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Day Running Lights

Day Time Running Lights UK Law

Daytime running lights (sometimes referred to as DRLs or daylight running lamps) are low-wattage bulbs that are fitted to a car to improve visibility during daylight hours. As of 7th February 2011, DRLs have become a mandatory fitting to all new type approved passenger vehicles (except trailers).

DRLs must switch on with the vehicle ignition and switch off when the vehicle sidelights are switched on. They can also be made to function as front position (side) lights, which operate at a reduced intensity when the vehicle dipped beam is switched on.

You may have already seen DRLs out on the road – many manufacturers such as Audi have fitted them to new models. They can usually be found just below the car’s main headlights, and normally switch on with the vehicle ignition and off when the vehicle dipped beam is turned on.

Why has The Daytime Running Lights Law Been Introduced?

The answer is simple – these lights improve road safety during daylight hours. The lighting makes cars more visible to pedestrians crossing the road, and to other motorists.

In fact, studies carried out by the European Commission and the Department for Transport have both found that daytime running lights can reduce accidents and casualties during daytime hours.

Daytime Running Lights are Purpose-made, low-wattage lights that can be fitted to a vehicle and used during the day to improve the visibility of a vehicle to other drivers as well as pedestrians, cyclists and other road users. They do not need to be operated manually as they automatically activate when the engine is started and turn off when the engine stops or when headlights are switched on at night.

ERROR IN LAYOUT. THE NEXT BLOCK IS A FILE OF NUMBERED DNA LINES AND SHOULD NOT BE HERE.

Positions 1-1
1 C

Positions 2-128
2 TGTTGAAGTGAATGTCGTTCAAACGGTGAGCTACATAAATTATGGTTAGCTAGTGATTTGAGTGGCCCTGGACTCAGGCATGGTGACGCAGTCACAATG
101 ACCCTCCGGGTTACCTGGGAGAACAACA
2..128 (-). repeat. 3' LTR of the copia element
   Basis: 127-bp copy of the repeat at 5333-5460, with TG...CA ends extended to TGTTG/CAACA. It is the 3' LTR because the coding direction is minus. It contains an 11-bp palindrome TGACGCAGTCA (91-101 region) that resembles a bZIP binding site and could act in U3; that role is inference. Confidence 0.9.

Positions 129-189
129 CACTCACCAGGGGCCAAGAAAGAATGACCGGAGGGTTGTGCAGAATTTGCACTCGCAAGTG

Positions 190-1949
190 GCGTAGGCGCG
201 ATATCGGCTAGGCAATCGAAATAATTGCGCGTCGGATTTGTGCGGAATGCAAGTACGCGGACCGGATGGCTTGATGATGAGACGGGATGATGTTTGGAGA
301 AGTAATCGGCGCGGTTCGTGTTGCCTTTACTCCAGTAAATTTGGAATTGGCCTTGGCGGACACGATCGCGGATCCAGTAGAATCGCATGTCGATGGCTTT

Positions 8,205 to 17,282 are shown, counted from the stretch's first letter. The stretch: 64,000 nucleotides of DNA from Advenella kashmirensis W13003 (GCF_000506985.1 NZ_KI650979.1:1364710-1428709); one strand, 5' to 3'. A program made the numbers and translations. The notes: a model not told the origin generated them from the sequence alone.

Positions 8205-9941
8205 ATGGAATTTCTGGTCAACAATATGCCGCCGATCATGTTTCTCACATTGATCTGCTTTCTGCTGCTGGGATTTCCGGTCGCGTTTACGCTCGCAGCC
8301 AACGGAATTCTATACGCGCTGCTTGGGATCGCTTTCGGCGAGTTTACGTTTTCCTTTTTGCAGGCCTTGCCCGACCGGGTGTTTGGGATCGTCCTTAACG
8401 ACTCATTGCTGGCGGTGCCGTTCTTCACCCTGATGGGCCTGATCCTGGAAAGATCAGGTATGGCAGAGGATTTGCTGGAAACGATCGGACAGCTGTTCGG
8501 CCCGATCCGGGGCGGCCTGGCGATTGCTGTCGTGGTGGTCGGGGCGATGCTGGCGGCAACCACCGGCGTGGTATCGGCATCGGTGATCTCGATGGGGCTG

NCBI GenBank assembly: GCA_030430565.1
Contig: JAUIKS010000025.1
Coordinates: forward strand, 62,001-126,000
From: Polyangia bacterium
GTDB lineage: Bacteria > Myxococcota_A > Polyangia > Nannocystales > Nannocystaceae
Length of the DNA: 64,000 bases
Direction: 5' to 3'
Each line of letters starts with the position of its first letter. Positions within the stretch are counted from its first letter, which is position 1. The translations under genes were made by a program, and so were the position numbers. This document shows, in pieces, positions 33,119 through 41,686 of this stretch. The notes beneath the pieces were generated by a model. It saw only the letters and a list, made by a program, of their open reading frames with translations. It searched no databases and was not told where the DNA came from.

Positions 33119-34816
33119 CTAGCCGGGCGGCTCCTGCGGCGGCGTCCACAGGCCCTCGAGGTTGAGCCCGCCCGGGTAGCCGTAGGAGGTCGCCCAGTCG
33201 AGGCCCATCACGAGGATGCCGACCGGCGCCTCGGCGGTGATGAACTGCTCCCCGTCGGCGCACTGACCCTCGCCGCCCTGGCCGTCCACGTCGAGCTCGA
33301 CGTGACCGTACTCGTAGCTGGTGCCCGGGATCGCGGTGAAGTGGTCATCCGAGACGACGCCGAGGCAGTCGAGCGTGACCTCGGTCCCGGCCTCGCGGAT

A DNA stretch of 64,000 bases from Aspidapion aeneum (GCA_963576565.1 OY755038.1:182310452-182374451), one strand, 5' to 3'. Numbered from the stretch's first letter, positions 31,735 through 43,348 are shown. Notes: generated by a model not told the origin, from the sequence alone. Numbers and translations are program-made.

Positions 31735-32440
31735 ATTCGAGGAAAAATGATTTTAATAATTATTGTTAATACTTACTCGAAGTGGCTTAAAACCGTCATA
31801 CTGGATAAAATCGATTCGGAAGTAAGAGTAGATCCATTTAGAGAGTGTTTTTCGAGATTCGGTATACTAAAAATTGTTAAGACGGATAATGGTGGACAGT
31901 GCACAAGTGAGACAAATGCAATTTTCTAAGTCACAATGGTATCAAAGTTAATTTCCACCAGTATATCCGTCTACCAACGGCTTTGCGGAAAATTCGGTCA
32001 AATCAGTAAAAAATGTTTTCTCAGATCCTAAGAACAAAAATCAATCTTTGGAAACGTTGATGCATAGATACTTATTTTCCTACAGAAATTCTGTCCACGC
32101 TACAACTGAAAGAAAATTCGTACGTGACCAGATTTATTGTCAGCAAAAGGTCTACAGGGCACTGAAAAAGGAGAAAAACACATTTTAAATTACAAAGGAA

DRL are necessarily bright to ensure they are visible in the daytime but not so bright that they will dazzle others. However they are too bright for night time use and are not intended to illuminate the road in the dark. If used at night they will cause dazzle and discomfort to others and so drivers should always switch to their position lamps or headlamps at night.


Research has shown that DRLs are likely to reduce multiple vehicle daytime accidents and fatalities by up to 6% once all vehicles are equipped. DRL are likely to result in a small increase in fuel consumption and CO2 emissions of around 0.5% but this is expected to be lower when LEDs are used in place of filament light sources.

The daytime running light was first mandated, and safety benefits first perceived, in Scandinavian countries where it is frequently and persistently dark during daytime hours in winter time. As ambient light levels increase, the potential safety benefit decreases while the DRL intensity required for a safety improvement increases. The safety benefit produced by DRLs in relatively dark Nordic countries is roughly triple the benefit observed in relatively bright America.